Gravity: Smooth Landing

In Pixar's Toy Story, after Buzz Lightyear soars around the bedroom, Sheriff Woody says, "That's not flying—it's falling with style!" We can tell the difference, visually, between something that's flying under power and something that's falling or gliding. Using a paper airplane for this project helps us to visualize a different effect of gravity. The factors of wind resistance and loft keep the airplane from making a dramatic freefall as the orange does. (However, I have seen some horribly designed paper airplanes that defy all principles of flight and behave more like a brick than an airplane!)

The image I chose for this project was originally a flattened TIFF file with an alpha channel, which I used to extract the plane for the background. I added a feathered selection for creating a slightly blurred shadow layer in Photoshop. The finished two-layered file, PaperAirplane.psd, can be found on the DVD.

Create a new project in After Effects and import the airplane file as a composition. Change the composition dimensions to 640 x 480 NTSC, and then change the Background Color to white. Move the airplane in the Comp window to the upper-left corner along the top, just outside the window's boundaries. Move the shadow to the left side, just outside the window and down about 150 pixels from the airplane (Figure 4.6).

Figure 4.6

Position the two layers outside the Comp window for their final approach.

Figure 4.6

Position the two layers outside the Comp window for their final approach.

Select both layers on the Timeline window and hit the P key to get the position settings; click the Stopwatch for both layers and move the Indicator to around the 1-second mark. Move the airplane in the Comp window down past the center of the window, and drag the shadow a little bit under it. Move the Indicator down about 10 frames, and continue to drag the airplane and shadow together along the same direction as the combined landing angle about 50 pixels (Figure 4.7). The shadow will need to enter the window before the plane in order to create the illusion of a top light source; nudge the position marker for the airplane layer down a few frames so its movement starts later. To give the shadow a better sense of depth, set the beginning opacity to 0% (press the T key and set the Stopwatch) and set the landing opacity to 65% on out to the end.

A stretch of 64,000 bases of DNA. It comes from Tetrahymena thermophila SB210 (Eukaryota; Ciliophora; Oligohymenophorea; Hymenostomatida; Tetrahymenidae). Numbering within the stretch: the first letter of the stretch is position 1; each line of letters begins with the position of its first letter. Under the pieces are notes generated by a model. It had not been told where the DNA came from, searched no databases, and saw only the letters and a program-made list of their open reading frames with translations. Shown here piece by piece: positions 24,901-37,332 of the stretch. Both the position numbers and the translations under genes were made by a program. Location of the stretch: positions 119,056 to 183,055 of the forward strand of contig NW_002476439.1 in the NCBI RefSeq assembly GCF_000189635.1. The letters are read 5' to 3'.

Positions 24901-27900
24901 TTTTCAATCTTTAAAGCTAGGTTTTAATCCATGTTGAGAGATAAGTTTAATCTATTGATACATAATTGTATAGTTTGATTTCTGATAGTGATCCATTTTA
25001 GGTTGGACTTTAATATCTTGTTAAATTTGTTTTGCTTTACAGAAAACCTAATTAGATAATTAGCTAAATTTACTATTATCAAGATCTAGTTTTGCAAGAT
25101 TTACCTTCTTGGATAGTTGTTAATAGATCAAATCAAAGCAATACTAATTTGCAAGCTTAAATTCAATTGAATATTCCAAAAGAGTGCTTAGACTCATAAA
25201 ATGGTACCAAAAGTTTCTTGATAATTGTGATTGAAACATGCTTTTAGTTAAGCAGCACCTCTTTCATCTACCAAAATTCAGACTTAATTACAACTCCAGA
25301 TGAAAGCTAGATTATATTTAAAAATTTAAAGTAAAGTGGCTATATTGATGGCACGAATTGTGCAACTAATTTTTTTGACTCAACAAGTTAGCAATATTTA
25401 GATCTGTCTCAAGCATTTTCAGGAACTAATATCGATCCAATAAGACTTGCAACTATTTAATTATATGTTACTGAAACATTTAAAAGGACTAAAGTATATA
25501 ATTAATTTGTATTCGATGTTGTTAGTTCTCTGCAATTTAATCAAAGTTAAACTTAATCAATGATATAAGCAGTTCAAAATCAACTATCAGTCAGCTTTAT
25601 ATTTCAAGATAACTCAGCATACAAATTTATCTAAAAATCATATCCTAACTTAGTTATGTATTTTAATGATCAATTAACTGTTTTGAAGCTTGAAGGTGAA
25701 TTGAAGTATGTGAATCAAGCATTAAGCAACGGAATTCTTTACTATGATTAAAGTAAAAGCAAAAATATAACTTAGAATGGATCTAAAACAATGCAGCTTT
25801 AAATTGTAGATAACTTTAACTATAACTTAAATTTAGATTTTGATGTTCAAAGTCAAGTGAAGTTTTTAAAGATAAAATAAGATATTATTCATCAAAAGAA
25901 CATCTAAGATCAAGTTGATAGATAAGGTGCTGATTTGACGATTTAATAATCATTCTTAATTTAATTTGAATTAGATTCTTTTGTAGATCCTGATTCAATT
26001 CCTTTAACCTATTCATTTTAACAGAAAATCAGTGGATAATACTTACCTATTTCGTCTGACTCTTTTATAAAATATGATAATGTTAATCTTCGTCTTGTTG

Because this animation is of a fairly slow descent, we want the airplane to experience a little lift upon landing. This is where the motion and mass of the airplane cause a slight bit of air compression against the floor surface, which causes it to nose up very slightly and scoot across the floor before the drag on the floor surface makes it come to a complete stop. A simple, slight upward rotation at the end of the flight path provides this effect.

| gj | Composition PapefAifplane Comp l"| t | k ~ —^

| gj | Composition PapefAifplane Comp l"| t | k ~ —^

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Figure 4.7

Creating a believable flight/landing path requires an eye for perspective and attention to timing.

Figure 4.8

A slight rotation at the end of the flight path establishes the perspective of the floor surface to the plane.

Figure 4.8

A slight rotation at the end of the flight path establishes the perspective of the floor surface to the plane.

Figure 4.7

Creating a believable flight/landing path requires an eye for perspective and attention to timing.

Select both layers in the Timeline window. Starting just before the 1-second mark and the actual landing of the plane, create a Rotation marker set to 0°. Halfway between the landing point and the end of the skid, set a Rotation marker for both layers to -10° (Figure 4.8). The effect is very subtle, but it reinforces the illusion of the plane actually landing on a hard, smooth surface.

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